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Archive for the tag “Argentina”

Crashing Currency Chaos Spreads Across The Global South

The Iranian rial: crash. The Turkish lira: crash. The Argentine peso: crash. The Brazilian real: crash. There are multiple, complex, parallel vectors at play in this wilderness of crashing currencies. Turkey’s case is heavily influenced by the bubble of easy credit created by European banks.

Read Here – Asia Times

China’s Great Leap Into Latin America

China’s interest in Latin America is both economic and strategic.  It was the accelerating Chinese economy’s voracious appetite for raw materials that keyed its entry to the region, a land of plenty when it comes to natural resources. Iron, soybeans, copper, and oil make up the bulk of Chinese imports from the region. In turn, securing access to Latin American markets for the export of Chinese manufactured products became a priority as well.

Read Here – RealClearWorld

China Steps Into the Latin American Void Trump Has Left Behind

Latin Americans can’t afford to wait four years to see when the United States will be willing to have an honest and reciprocal conversation about economic prosperity in the Western Hemisphere. Luckily for the United States’s southern neighbours, over the past decade Latin America has found a new major trading partner: China.

Read Here – Foreign Policy

U.S. And Russia Brawl Over Race For U.N. Chief

Washington, which is believed to want a woman in the U.N. role, has been backing Argentina’s foreign minister in the secretive selection process, U.N. sources say. Meanwhile, U.N. sources say Russia is angling for a female Bulgarian diplomat with family ties to the Soviet Union, a nod to its desire to see an Eastern European in the job.

Read Here – Politico

China’s Big Dip In South America

Global Times

Pope Francis Should Look East to End Poverty

The archipelago nation (The Philippines) is a timely case study of how religion and economic development often don’t mix. The church professes to help those most in need and preaches the gospel of protecting society’s weakest — poor women and children. How, then, can the bishops who wield such disproportionate power over Southeast Asia’s fifth-biggest economy fight a step that might do much to achieve those goals?

Read Here – Bloomberg

The Pope’s Dirty Past: The Daily Beast

The so-called “Dirty War” in Argentina ended 30 years ago. But the trials of the Argentine military men accused of monstrous crimes during that time go on.  On Thursday, a woman who had been tortured and raped in one of their concentration camps looked at the 44 men in the dock and named the sadists she remembered—the one who liked to burn breasts with cigarettes; the one who tied her to a cot—pointing her finger as she spoke. And as the spectators in the court looked at the accused, they saw every one of the 44 was wearing a curious badge: white and yellow ribbons, the colors of the Vatican, to honor the Argentine Cardinal Jorge Mario Bergoglio who had been named Pope Francis I the night before.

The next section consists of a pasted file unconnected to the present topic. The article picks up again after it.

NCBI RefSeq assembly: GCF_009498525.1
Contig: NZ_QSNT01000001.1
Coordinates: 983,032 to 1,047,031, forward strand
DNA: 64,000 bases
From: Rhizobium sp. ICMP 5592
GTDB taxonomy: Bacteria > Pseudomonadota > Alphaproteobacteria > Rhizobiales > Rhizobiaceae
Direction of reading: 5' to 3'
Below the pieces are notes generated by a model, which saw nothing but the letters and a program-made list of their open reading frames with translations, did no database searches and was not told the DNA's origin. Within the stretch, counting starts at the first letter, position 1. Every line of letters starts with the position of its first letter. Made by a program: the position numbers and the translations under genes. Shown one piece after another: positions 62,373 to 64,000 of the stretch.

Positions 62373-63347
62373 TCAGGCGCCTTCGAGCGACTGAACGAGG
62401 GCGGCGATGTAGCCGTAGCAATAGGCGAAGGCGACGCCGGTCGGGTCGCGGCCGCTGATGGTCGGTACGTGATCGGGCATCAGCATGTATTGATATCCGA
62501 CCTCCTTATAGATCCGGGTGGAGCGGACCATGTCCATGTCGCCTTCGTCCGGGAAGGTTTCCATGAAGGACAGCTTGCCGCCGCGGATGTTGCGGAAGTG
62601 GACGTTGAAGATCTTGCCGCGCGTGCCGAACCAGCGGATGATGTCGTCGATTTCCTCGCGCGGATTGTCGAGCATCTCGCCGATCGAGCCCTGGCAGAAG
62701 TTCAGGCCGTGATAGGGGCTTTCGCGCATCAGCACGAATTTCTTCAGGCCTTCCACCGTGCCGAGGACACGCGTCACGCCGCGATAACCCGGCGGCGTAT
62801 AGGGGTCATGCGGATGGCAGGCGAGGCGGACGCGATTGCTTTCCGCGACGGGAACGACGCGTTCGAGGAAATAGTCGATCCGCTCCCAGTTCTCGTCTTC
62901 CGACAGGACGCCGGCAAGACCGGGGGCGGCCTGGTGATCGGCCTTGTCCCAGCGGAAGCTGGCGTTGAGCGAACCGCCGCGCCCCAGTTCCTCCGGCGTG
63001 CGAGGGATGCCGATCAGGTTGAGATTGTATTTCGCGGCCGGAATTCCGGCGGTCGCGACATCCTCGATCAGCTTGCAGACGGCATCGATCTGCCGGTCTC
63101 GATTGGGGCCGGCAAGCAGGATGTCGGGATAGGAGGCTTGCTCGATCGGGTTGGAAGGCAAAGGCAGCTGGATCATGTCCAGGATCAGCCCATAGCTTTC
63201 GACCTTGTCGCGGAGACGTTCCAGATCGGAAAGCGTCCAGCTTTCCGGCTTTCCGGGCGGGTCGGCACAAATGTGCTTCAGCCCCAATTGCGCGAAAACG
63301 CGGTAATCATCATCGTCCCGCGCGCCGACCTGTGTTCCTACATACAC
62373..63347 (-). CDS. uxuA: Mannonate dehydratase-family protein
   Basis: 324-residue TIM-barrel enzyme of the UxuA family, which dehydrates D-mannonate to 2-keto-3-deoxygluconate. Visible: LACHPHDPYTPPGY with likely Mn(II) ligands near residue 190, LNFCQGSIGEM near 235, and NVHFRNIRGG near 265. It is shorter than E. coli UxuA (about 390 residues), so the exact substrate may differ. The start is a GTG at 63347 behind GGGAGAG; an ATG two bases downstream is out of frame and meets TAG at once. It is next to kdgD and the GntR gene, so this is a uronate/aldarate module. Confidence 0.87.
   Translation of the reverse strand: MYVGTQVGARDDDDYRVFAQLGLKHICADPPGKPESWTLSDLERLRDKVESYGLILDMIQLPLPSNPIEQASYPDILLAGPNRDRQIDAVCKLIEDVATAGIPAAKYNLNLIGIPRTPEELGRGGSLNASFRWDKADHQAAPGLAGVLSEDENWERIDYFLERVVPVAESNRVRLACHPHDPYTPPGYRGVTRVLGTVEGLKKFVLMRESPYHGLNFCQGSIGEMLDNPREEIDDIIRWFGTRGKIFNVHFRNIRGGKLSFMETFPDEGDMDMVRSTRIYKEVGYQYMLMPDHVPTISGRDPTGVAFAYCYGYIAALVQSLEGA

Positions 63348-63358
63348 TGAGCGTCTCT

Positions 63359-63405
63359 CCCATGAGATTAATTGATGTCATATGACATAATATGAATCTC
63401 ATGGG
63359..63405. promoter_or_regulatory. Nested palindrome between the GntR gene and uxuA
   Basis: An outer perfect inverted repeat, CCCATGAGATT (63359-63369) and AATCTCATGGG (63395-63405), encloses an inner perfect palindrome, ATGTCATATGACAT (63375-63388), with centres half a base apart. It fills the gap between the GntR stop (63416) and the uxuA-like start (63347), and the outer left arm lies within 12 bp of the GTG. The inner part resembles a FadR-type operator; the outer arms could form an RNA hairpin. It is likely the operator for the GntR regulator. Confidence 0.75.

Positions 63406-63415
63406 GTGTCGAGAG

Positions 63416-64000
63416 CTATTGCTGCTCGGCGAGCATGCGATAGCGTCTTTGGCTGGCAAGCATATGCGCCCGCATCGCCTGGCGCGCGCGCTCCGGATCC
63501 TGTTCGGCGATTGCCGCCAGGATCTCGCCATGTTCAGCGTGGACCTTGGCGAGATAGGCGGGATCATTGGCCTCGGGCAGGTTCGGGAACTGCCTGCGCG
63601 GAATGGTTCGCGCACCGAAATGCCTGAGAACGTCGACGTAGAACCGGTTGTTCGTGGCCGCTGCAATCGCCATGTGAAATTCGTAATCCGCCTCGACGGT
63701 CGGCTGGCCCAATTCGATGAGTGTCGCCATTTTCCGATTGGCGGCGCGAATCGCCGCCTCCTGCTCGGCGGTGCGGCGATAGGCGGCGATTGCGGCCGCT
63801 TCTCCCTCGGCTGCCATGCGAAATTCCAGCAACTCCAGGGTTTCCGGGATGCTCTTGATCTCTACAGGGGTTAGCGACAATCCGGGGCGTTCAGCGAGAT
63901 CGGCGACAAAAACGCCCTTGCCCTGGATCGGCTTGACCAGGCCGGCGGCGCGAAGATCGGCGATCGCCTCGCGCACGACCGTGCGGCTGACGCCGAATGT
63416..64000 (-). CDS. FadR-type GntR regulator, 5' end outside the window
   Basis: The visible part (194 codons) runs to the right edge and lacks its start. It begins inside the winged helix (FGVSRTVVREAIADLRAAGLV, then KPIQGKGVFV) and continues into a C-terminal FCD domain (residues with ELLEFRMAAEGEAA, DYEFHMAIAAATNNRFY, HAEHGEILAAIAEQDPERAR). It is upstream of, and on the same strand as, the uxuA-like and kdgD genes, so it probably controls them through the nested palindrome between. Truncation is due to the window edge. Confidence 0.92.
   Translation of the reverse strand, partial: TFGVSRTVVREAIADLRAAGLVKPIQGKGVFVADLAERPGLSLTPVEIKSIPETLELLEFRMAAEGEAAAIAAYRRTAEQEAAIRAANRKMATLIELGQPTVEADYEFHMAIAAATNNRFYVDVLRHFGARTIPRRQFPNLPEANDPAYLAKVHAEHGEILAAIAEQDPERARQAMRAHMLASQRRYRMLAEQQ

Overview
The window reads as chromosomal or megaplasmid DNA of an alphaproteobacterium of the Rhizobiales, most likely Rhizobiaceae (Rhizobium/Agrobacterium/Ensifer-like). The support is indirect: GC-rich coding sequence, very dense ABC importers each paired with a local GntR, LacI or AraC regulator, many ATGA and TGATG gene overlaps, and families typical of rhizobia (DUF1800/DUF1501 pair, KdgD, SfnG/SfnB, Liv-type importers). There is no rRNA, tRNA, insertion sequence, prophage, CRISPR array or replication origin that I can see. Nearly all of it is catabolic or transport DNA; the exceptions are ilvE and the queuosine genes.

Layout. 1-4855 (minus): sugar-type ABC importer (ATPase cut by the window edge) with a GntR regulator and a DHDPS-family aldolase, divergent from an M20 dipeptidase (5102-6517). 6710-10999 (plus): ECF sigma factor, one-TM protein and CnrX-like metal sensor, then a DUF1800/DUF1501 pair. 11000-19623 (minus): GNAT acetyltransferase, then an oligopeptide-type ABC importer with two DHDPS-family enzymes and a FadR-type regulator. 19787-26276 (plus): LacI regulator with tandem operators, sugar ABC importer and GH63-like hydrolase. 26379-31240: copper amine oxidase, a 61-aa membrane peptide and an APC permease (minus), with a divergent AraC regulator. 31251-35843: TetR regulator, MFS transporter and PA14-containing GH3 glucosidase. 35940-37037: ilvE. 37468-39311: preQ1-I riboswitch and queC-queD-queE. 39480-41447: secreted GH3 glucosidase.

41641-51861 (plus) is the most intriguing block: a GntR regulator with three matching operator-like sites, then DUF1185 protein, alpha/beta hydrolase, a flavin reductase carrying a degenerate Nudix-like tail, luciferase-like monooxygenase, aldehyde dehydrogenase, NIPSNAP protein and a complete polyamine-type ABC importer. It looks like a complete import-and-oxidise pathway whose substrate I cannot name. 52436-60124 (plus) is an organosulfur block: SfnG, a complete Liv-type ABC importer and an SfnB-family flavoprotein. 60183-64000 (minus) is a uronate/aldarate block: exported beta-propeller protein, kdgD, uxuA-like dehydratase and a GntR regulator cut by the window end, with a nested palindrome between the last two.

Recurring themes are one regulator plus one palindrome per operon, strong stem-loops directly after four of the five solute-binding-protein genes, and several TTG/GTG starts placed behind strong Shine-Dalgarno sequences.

Read Here – The Daily Beast

For a firmer handshake with Latin America

External Affairs Minister Salman Khurshid began an official visit to Chile and Argentina on Tuesday night. This is the first ever visit of an Indian Foreign Minister to Santiago. The fact that Mr. Khurshid will be there less than four months since taking charge is hopefully a sign of evolving priorities towards the region.

On January 27-28, Chilean President Sebastián Piñera, pro tempore President of the Community of Latin American and Caribbean States — CELAC — hosted leaders from the region in Chile. This was preceded by the First CELAC Summit — planned biennially — with the 27 nations of the European Union. Mr. Piñera welcomed Prime Minister Mariano Rajoy of Spain, struggling with 25 per cent unemployment, and a mountain of debt, “to a better world.” The irony, accentuated by the self-confidence of the Latin American and Caribbean leaders, was not lost on the former colonial power. The CELAC Summit, aiming to “unite our continent as never before,” revealed the distance the region has come from its troubled past.

Read Here – The Hindu

Farewell To Our Warrior Nation

Thirty years ago, I tramped across a soggy South Atlantic wilderness among 15,000 Royal Marines, paratroopers, Guardsmen and Gurkhas who fought that most surreal of campaigns, the 1982 Falklands war.

It was obvious at the time that Margaret Thatcher’s South Atlantic adventure was a last imperial hurrah. But none of us would then have guessed that today, not merely the ships and planes, but the very Armed Forces which fought the war, would be on their way to the scrapyard. Soldiers are being made redundant. I do not mean merely those thousands of men and women who have lately been handed P45s as part of the Coalition Government’s defence cuts. Britain’s entire Armed Forces are shrinking towards a point where, like Alice’s cat, soon only the smile will be left.

Read Here – The Telegraph

The Lawless Border Where Argentina, Brazil, and Paraguay Meet

South America’s Triple Frontier, where Argentina, Brazil, and Paraguay meet at a bend in the Paraná River, has long served as a hub of organized crime and narcotics, weapons, and other contraband smuggling. For decades, these borderlands have been home to a large and thriving Arab merchant community.

Read Here – Foreign Affairs

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